This chapter reports the recent progresses in (1) the development of a modified hyperbolic sine law able to depict the minimum creep strain rate over a wider range of stress levels; (2) the development of the creep fracture criterion and model based on the cavity area fraction along grain boundary calibrated with the most representative and comprehensive cavitation data obtained from X-ray synchrotron investigation; and (3) the development of mesoscopic composite approach modeling of creep deformation and creep damage. The first progress facilitates to overcome the difficulty in creep deformation modeling caused by stress breakdown phenomenon; the second progress is of a really scientifically sound and fundamental new approach, first in the world; the third progress provides the concept and tool, at the appropriate size scale, for the modeling of the creep deformation and creep fracture. They all contribute to the specific knowledge and new methodology to the topic area. Furthermore, it is expected that cavitation fracture modeling methodology reported here will find use in the analysis and modeling of other types of failure such as ductile and fatigue failure. This chapter presents an excellent example of interdisciplinary collaborative research and it advocates further such collaboration in its conclusion.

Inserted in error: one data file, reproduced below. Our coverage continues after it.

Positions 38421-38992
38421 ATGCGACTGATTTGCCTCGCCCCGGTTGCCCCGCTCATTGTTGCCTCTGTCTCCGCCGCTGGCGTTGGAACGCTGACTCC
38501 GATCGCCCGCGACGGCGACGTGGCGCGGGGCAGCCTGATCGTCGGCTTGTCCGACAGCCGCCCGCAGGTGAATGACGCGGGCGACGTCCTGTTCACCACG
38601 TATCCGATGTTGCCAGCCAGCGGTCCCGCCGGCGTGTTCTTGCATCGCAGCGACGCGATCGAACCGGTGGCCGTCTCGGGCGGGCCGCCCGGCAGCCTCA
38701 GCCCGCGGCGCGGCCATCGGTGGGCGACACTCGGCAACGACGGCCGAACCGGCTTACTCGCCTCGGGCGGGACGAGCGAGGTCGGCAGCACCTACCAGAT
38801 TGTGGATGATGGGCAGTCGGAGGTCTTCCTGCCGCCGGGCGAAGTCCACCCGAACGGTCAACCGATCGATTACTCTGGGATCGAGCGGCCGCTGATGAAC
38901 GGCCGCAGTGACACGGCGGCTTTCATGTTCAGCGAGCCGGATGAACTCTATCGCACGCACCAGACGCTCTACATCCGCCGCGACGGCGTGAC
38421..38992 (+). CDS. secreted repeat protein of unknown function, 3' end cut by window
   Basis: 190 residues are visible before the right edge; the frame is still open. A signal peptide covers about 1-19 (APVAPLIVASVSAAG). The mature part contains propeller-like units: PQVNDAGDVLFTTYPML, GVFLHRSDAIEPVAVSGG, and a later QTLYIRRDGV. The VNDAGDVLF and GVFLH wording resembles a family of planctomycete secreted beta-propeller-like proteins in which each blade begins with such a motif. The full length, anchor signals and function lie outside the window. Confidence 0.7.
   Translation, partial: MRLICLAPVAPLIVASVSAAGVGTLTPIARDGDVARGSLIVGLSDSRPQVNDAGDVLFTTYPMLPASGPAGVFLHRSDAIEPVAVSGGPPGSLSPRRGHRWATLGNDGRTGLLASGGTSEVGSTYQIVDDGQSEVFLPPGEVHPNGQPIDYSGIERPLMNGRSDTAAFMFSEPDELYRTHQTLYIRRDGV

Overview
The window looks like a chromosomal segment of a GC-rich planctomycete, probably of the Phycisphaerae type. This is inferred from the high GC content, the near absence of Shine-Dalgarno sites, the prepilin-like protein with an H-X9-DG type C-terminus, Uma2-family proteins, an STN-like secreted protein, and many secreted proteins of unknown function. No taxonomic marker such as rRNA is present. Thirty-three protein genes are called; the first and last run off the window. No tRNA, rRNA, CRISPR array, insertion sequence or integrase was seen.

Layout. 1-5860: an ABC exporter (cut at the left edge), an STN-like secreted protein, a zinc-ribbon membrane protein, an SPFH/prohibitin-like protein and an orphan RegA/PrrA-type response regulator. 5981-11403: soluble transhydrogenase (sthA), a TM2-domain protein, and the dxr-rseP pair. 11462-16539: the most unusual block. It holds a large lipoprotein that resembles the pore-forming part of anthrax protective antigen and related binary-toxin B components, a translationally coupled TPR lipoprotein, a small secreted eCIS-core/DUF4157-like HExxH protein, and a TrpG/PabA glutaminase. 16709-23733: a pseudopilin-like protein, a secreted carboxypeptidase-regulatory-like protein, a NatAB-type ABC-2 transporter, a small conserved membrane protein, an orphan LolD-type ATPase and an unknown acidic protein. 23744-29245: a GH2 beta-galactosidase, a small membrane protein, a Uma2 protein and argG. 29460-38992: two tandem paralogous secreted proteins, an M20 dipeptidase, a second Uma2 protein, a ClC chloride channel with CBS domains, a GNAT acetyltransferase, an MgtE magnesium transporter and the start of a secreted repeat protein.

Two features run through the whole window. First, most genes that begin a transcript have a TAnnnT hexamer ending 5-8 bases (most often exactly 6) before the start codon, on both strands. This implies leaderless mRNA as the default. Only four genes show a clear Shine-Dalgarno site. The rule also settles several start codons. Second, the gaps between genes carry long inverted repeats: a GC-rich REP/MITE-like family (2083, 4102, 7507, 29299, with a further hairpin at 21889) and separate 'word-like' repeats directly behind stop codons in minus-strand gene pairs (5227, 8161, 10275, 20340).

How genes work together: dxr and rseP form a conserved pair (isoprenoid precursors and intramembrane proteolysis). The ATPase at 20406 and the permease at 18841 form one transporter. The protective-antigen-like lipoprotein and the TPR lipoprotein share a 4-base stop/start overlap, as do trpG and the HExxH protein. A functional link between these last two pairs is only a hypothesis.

Part of the book: Strength of Materials